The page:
To gain entry into Tanzania, US citizens and most other nationalities will need a passport and visa. The passport must be valid for 6 months after the intended length of stay. Visas can be obtained prior to departure from the USA or at your point of entry into Tanzania, including Kilimanjaro International Airport. To obtain the visa upon arrival at the airport, you will need your passport, the flight card (given to you on the plane), and US dollars. The visa cost for US citizens is $100 and $50 for most other nationalities.
There are various recommended vaccinations for travel into Tanzania. However, there are no required vaccinations.
The US Center for Disease Control and Prevention (CDCP) recommends the following vaccinations and medications: Malaria, Yellow Fever (required if entering Tanzania from an ‘infected area’), Typhoid, Hepatitis A, Hepatitis B, and Rabies. Additionally, the CDCP recommends routine vaccinations for measles/mumps/rubella (MMR), diphtheria/pertussis/tetanus (DPT) and polio, if you are not up-to-date.
You may also want to bring Diamox, an FDA approved prescription medication used to prevent and treat altitude sickness. Consult with your health care professional.
It is prudent for every client to have a medical check-up to see if you have any medical conditions that put you at increased risk when trekking at high altitude. The minimum age of participants of our climbs is 16 years old. All clients 65 years of age or older are required to bring a doctor’s certificate stating they are fit to climb Kilimanjaro.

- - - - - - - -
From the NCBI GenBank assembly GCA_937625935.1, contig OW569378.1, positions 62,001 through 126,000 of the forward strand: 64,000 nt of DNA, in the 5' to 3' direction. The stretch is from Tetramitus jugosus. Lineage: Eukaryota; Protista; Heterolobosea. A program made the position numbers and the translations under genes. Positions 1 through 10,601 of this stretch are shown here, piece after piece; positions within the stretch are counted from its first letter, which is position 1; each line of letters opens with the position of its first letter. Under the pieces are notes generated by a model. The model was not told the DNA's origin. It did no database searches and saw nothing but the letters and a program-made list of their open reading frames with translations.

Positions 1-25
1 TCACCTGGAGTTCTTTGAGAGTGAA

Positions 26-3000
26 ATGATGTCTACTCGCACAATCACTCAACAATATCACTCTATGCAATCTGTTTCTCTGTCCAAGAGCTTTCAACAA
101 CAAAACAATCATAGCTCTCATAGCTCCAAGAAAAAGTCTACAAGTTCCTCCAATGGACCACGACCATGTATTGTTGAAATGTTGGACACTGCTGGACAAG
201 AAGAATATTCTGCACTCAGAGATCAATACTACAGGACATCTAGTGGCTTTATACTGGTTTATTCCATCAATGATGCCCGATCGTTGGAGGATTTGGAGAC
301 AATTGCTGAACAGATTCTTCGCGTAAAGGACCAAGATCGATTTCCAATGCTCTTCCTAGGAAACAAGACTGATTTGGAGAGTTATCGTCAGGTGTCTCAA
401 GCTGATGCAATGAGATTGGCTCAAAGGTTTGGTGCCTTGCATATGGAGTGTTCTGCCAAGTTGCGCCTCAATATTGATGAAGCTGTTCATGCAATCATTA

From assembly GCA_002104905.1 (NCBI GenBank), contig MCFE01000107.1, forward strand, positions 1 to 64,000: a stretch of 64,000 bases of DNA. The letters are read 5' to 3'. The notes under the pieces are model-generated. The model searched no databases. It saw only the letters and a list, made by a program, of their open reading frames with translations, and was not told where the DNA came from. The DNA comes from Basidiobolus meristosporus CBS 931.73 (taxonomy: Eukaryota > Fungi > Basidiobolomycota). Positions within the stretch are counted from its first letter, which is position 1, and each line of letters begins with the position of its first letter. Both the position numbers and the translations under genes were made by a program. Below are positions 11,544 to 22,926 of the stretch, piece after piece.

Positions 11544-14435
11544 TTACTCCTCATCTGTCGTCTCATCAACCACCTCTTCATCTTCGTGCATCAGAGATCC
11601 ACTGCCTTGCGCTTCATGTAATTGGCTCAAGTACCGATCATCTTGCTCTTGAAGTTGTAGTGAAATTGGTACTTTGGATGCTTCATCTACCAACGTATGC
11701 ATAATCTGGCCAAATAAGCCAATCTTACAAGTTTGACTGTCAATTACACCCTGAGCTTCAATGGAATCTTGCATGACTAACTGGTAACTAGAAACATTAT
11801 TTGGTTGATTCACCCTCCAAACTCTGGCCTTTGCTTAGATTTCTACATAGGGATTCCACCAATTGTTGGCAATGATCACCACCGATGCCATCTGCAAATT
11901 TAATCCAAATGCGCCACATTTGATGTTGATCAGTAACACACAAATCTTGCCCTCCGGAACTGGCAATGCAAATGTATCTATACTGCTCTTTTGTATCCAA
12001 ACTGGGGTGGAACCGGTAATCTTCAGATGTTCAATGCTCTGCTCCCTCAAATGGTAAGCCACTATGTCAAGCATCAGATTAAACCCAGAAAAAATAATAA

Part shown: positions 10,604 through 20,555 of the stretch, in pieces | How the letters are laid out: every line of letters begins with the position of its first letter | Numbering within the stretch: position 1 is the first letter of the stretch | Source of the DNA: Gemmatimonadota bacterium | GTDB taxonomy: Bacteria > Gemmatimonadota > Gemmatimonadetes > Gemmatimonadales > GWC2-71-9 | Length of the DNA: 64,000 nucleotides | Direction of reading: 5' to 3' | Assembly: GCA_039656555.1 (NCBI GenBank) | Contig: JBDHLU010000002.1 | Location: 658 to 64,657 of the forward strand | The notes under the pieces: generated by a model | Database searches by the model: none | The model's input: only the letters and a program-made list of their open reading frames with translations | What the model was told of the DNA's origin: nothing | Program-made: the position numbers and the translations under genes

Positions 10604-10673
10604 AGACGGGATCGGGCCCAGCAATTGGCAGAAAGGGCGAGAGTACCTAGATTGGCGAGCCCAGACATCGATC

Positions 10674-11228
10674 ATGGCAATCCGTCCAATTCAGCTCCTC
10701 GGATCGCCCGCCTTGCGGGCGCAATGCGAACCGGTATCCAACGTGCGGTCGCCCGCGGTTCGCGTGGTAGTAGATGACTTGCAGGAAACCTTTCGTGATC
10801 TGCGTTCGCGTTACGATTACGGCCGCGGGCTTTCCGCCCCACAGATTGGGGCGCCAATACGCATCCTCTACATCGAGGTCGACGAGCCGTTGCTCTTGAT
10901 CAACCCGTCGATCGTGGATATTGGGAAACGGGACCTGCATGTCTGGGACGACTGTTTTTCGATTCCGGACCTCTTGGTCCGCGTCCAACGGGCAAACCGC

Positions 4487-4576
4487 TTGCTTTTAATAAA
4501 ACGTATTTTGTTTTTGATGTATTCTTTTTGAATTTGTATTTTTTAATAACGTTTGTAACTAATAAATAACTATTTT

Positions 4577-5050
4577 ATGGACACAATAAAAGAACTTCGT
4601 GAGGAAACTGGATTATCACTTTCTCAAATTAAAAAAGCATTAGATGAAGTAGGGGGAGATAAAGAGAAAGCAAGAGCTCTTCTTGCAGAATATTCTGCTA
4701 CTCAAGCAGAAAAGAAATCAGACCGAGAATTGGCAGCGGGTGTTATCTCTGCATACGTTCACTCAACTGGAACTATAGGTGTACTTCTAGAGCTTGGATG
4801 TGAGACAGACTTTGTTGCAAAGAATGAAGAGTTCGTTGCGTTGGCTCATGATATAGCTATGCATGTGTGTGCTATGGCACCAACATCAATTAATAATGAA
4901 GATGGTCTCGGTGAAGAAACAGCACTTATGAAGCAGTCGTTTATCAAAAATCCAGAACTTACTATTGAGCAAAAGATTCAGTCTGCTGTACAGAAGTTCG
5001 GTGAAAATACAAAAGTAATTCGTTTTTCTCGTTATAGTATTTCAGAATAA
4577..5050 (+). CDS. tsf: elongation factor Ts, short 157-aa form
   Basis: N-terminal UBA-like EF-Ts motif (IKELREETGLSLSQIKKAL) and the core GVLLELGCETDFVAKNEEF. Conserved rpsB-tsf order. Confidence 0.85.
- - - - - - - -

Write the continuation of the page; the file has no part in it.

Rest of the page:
Travel insurance is mandatory. It is a mandatory requirement to have travel insurance to participate on our climbs. Travel insurance should cover high altitude trekking, medical and repatriation costs, and trip cancellation.
We will verify that you have the appropriate insurance prior to the climb. No refunds are given for clients turned away due to failure to obtain the proper coverage
We recommend Travel Guard for travel insurance. We recommend purchasing Travel Guard’s Silver Travel Insurance Plan. Travel Guard is only available to US residents.
World Nomad’s Explorer Policy provides travel insurance for many countries including the USA and most or Europe.
US Dollars are accepted almost everywhere in Tanzania. There is no need to exchange your US Dollars into Tanzanian Shillings while in Tanzania. However, by paying with US dollars you will experience slightly less buying power. Most merchants will round up to the nearest dollar when doing a currency conversion. For example, if a bottle of water is 1700 shillings and the current conversion is 1900 shillings to one US dollar. They will charge you one full dollar for the bottle of water.
Please note that your US dollars must be dated at least 2006 or newer. Many merchants will not accept US cash that is older than 2006. You can find out the date of your dollars by looking for the Series date on each bill.
ATMs are not very plentiful in Tanzania so we suggest that you bring all the cash that you think you may need. Do not rely on being able to find an ATM while you are in Tanzania.
Large hotels and restaurants will take credit cards. However, many will impose a fee of up to 5% for using a credit card. Smaller merchants and street vendors do not accept credit cards.